Environmental Health

U.S. Steel Didn't Test For Toxic Metal After Spill Into L Michigan Trib

"U.S. Steel failed to test a Lake Michigan tributary for highly toxic hexavalent chromium after blue liquid "with visible solids" poured out of one of the company's northwest Indiana plants in late October, according to documents posted online Tuesday by state regulators."

Source: Chicago Tribune, 12/13/2017

"N.J. Governor Christie Eyes Nuclear Power Subsidies, Sparks Criticism"

"New Jersey Governor Chris Christie said he would consider a bill in his last month in office that would subsidize the state's nuclear power plants to prevent them from retiring early, sparking criticism from some energy companies and environmental and public interest groups on Friday."

Source: NY Times, 12/13/2017

Trump EPA Slowed Actions Against Polluters, Put Limits on Enforcement

"EAST LIVERPOOL, Ohio — The highway billboard at the entrance to town still displays a giant campaign photograph of President Trump, who handily won the election across industrial Ohio. But a revolt is brewing here in East Liverpool over Mr. Trump’s move to slow down the federal government’s policing of air and water pollution."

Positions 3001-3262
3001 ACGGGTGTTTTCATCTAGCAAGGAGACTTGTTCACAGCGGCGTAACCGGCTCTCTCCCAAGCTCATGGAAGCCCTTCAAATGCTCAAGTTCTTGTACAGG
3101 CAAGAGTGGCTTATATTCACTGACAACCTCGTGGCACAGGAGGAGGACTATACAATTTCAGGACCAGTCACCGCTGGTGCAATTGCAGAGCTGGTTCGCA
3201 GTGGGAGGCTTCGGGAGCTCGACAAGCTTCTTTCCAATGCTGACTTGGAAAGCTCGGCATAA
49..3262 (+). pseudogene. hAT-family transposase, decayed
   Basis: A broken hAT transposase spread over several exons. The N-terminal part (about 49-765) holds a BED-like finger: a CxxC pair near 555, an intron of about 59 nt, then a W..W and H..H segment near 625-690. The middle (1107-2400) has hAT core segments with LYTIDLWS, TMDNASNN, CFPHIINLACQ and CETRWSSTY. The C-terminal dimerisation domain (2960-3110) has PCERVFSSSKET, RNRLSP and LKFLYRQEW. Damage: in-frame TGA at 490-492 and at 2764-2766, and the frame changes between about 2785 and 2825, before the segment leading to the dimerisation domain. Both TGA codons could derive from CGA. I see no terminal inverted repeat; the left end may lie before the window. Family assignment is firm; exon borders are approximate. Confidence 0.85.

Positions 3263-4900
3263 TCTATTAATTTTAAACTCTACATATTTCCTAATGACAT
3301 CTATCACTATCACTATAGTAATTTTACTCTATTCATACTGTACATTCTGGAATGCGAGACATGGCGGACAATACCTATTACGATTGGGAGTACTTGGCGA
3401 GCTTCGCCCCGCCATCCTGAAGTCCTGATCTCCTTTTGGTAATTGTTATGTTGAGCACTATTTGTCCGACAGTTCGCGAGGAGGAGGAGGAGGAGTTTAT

Source: NY Times, 12/11/2017

"Air Pollution: Pruitt Backs Off Enforcement Of Power Plant Program"

"U.S. EPA Administrator Scott Pruitt is instructing agency officials to effectively drop enforcement of one key facet of the New Source Review program, in what could be a prelude to broad changes in the handling of air permits for both new plants and expansions of existing facilities."

Source: Greenwire, 12/11/2017

FERC Seeks Delay In Considering Trump Coal, Nuclear Bailout

"The head of the Federal Energy Regulatory Commission (FERC) is seeking a 30-day extension in the agency’s timeline to consider a proposal to prop up coal and nuclear power plants."

Source: The Hill, 12/11/2017

After Tax Cut, Trump Looks To Localities To Fund For Infrastructure

"Even as President Trump and Republicans in Congress seek to cut federal taxes, the White House has quietly come up with a very different plan for infrastructure: It wants to reward states and localities willing to raise taxes or other revenue to pay for new projects."

Source: Washington Post, 12/08/2017


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